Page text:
Landlocked country in NW Africa, bounded to the NE by Algeria, E by Niger, SE by Burkina Faso, S by the Ivory Coast, SW by Senegal and Guinea, and W and N by Mauritania.
The 1992 constitution provides for a president, elected by universal suffrage for a five-year term, and a 129-member national assembly, similarly elected for a five-year term, with 13 of its members representing Malians resident abroad. The president appoints a prime minister as head of government.
From the 7th to the 11th century part of the Ghana Empire (see Ghana, ancient), then of the Muslim Mali Empire, which flourished in NW Africa during the 7th–15th centuries, the area now known as Mali came under the rule of the Songhai Empire during the 15th–16th centuries. In 1591 an invasion by Moroccan forces seeking to take over the W Sudanese gold trade destroyed the Songhai Empire and left the area divided into small kingdoms.
Because of its inland position, the region had little contact with Europeans, who were trading around the coast from the 16th century, and it was not until the 19th century that France, by means of treaties with local rulers, established colonies throughout most of NW Africa. As French Sudan, Mali was part of French West Africa from 1895. In 1959, with Senegal, it formed the Federation of Mali. In 1960 Senegal left, and Mali became a fully independent republic.
Its first president, Modibo Keita, imposed an authoritarian socialist regime, but his economic policies failed, and he was removed in an army coup 1968. The constitution was suspended, political activity was banned, and government was placed in the hands of a Military Committee for National Liberation (CMLN) with Lt Moussa Traoré as president and head of state. In 1969 he became prime minister as well. He promised a return to civilian rule, and in 1974 a new constitution made Mali a one-party state. A new party, the Malian People's Democratic Union (UDPM), was announced 1976. Despite student opposition to a one-party state and army objections to civilian rule, Traoré successfully made the transition so that by 1979 Mali had a constitutional government, while ultimate power lay with the party and the military establishment.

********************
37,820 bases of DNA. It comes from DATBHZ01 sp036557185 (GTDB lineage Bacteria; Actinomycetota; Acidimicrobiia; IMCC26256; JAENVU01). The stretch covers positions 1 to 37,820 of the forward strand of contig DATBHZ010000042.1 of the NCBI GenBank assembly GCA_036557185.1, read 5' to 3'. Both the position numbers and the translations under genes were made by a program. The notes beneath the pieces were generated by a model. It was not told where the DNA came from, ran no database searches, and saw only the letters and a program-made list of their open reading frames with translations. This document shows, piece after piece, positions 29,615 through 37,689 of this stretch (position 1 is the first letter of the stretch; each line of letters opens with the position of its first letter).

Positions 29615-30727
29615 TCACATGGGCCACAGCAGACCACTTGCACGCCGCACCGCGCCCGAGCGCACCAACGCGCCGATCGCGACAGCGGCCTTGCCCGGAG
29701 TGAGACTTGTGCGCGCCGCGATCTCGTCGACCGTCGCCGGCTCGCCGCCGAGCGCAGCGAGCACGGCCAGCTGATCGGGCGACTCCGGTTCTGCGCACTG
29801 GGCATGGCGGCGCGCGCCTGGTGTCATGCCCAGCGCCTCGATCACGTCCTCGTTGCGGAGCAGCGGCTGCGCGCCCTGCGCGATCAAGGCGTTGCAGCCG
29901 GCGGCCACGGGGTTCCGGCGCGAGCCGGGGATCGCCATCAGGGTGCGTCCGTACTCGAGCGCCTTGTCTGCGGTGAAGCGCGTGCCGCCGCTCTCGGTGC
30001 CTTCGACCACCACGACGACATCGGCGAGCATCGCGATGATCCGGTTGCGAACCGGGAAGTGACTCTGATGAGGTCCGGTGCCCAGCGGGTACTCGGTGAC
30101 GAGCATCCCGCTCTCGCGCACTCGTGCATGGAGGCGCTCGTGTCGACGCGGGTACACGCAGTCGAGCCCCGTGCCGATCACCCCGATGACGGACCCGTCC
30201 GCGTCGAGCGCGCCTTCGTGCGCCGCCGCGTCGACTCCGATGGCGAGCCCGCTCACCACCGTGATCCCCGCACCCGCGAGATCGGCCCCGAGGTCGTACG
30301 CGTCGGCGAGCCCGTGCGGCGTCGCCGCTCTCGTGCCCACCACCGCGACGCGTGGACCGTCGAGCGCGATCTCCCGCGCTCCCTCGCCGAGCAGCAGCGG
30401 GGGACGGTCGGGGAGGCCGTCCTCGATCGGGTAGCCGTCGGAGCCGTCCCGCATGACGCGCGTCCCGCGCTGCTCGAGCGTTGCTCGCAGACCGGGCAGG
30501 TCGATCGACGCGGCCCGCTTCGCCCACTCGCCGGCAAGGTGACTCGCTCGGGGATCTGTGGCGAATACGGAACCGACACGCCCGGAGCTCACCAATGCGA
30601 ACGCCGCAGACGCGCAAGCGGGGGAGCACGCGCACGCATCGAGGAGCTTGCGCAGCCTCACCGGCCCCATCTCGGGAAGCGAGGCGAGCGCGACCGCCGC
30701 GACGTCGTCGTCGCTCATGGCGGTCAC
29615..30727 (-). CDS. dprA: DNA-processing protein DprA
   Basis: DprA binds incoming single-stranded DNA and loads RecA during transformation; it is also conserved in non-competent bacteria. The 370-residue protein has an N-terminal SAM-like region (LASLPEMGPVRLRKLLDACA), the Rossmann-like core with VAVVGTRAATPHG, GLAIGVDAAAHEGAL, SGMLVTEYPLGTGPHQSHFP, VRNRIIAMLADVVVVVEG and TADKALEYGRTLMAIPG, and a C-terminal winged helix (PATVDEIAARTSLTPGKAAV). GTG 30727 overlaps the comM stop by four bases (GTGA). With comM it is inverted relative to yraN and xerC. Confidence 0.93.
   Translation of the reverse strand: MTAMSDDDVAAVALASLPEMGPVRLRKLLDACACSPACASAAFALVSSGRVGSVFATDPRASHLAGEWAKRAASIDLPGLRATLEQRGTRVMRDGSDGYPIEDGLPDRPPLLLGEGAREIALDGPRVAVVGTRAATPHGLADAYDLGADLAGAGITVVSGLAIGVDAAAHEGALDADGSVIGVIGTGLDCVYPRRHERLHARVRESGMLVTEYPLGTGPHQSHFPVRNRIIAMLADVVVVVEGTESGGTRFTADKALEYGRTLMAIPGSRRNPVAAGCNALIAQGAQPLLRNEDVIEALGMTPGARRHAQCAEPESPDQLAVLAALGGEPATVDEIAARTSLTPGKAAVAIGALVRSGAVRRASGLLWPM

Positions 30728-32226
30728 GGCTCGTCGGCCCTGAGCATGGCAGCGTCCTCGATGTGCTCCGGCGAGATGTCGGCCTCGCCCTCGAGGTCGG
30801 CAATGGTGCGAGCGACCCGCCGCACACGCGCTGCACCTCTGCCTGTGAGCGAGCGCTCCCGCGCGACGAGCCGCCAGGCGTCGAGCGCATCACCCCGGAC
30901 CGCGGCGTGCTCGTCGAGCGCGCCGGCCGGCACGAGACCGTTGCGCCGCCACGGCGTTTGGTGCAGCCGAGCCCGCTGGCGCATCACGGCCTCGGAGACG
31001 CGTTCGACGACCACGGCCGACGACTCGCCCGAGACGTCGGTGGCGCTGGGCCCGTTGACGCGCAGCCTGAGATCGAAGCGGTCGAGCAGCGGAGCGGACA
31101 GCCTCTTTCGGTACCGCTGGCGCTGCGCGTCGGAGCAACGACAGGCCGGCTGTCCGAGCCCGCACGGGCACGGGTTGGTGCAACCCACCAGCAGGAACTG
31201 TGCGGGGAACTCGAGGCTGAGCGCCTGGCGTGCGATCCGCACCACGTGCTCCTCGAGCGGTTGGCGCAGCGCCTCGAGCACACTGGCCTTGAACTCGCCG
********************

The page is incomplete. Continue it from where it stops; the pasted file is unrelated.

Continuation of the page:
In 1983 Mali and Guinea signed an agreement for eventual economic and political integration. In 1985 a border dispute with Burkina Faso resulted in a five-day conflict that was settled by the International Court of Justice.
multiparty system endorsed
Violent demonstrations against one-party rule took place Jan 1991. In March 1991 Traoré was ousted in a coup and replaced by Lt-Col Amadou Toumani Toure. A new multiparty constitution was approved by referendum Jan 1992, and in the first multiparty presidential elections in April Toure was defeated and replaced by Alpha Oumar Konare of the Alliance for Democracy in Mali (ADEMA). In April 1993 Abdoulaye Sekou Sow was appointed prime minister, heading a government of “national unity”. An attempted antigovernment coup was foiled in Dec. Sow resigned and was replaced by Ibrahim Boubaker Keita Feb 1994.
A landlocked republic in Western Africa; Also called: French Sudan.
Država na severu Afrike, zvanični jezik je francuski.